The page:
CARACAS, Venezuela — Venezuela's electoral authority has accused the opposition of creating false hopes about a vote audit being prepared after President Nicolas Maduro's narrow election win, adding that his rival had failed to present compelling proof of foul play.
The National Electoral Council had stressed from the start that the "expanded" audit it agreed to after the April 14 vote would not change the results, which made Maduro the successor to the late socialist leader Hugo Chavez.
Opposition leader Henrique Capriles says there were thousands of irregularities during the vote, and that his own calculations showed he won. He says he will challenge the outcome in the OPEC nation's courts.
"We have always insisted that Capriles had the right to challenge the process," Tibisay Lucena, president of the electoral council, said in a televised national broadcast. "But it is also his obligation to present proof."
She dismissed various opposition submissions alleging voting irregularities as lacking key details, and said Capriles had subsequently tried to present the audit in very different terms than the electoral council had agreed to.
"It has been manipulated to generate false expectations about the process, including making it look like the consequence of the wider audit could affect the election results," she said.
Capriles has said that unless the audit includes all the relevant paperwork from polling centers, his team would not take part in a process that would end up being "a joke."
He has conceded that his legal challenge to Maduro's election faces a difficult path through the South American country's courts. Critics say Chavez packed the judiciary with loyal political appointees during his 14 years in power.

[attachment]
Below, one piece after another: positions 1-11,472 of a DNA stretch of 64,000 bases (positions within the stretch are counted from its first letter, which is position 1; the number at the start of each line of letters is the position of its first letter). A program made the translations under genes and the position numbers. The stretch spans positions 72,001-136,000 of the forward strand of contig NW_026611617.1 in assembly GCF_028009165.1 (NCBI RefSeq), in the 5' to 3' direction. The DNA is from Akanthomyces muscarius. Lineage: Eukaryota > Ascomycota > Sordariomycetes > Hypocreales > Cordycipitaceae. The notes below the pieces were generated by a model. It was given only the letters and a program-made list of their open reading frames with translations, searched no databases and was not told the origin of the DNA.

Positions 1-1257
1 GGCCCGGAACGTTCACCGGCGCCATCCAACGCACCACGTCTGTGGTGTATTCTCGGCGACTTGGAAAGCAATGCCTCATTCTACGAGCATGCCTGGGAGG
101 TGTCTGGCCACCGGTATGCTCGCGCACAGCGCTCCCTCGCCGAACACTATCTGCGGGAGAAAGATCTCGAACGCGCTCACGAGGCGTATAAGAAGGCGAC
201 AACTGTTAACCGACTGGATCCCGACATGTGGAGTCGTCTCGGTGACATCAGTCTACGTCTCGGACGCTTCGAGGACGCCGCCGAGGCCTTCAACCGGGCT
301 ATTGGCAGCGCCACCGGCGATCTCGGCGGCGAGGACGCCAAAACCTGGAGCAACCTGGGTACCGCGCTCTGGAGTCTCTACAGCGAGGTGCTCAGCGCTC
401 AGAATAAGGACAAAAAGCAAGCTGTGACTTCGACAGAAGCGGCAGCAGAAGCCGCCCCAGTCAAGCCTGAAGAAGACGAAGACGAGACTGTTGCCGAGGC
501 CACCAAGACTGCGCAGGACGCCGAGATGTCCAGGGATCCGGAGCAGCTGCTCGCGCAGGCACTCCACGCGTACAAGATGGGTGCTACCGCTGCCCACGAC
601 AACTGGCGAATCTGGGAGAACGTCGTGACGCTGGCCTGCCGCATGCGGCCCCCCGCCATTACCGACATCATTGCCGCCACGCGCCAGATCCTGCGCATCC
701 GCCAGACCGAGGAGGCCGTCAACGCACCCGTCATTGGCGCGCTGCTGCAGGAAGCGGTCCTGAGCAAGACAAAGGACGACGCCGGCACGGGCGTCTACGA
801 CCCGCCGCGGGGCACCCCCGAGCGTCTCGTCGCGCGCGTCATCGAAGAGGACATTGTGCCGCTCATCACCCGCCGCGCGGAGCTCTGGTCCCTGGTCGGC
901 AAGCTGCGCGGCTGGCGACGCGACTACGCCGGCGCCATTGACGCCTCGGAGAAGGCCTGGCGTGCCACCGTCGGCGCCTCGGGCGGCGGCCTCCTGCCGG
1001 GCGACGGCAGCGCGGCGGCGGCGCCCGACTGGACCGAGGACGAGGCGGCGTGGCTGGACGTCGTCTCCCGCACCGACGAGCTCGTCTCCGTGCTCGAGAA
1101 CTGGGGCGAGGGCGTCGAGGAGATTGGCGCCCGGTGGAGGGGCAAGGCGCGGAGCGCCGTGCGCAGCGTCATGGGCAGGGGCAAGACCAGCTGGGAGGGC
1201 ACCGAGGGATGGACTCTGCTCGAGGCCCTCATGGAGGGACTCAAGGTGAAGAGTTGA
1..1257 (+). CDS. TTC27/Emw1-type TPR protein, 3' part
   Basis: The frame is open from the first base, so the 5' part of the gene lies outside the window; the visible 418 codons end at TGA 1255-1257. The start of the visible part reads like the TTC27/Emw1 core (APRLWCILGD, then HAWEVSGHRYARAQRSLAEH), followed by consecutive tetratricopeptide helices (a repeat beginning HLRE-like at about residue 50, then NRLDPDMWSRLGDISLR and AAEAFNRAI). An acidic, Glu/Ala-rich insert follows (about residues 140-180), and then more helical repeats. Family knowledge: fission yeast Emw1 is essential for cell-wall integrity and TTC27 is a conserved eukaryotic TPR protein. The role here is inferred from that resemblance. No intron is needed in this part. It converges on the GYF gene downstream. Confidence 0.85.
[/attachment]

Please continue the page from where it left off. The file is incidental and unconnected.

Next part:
Capriles, a 40-year-old centrist state governor, confounded opinion polls to run a close finish against Maduro in the election, held just five weeks after Chavez's death from cancer. Capriles lost by less than two percentage points, according to official results.
The government blames Capriles for post-election violence that it says killed nine people, and the "Chavista"-dominated Congress is investigating him in connection with the unrest.
On Saturday, security forces arrested a retired general who is now a senior official with an opposition party and was recorded on video apparently advising rioters during clashes with police in a Caracas square a day after the election.
The opposition said the arrest was "illegal and cowardly."
The government also has arrested an American citizen it says was financing opposition student protesters to destabilize the country on behalf of an unnamed U.S. intelligence agency.
Relatives and friends of Timothy Hallet Tracy, 34, described him to U.S. media as a documentary-maker who was in Venezuela to make a film about the presidential election.
Some Maduro allies say the violence was proof that the opposition tried to launch a coup, while the opposition accuses the authorities of exaggerating the trouble and counting victims of common crime among its figures.
Both sides have called on their followers to march again on May 1, creating another potential flashpoint.
On Saturday, Maduro was on an official visit to Cuba to strengthen ties between the two countries. Chavez helped support Cuba's economy after the collapse of the Soviet Union in 1991.
Maduro spoke at a tribute where President Raul Castro described Chavez as Cuba's best friend, and he signed cooperation accords for 51 projects.
Capriles, who accuses Cuba's Castro brothers of meddling in Venezuela's affairs, criticized the trip on Twitter.
"The Big Connected-One (Maduro) goes to Havana to receive instructions from his Boss. We always said it, there's nothing more powerful that the truth!" the opposition leader tweeted.
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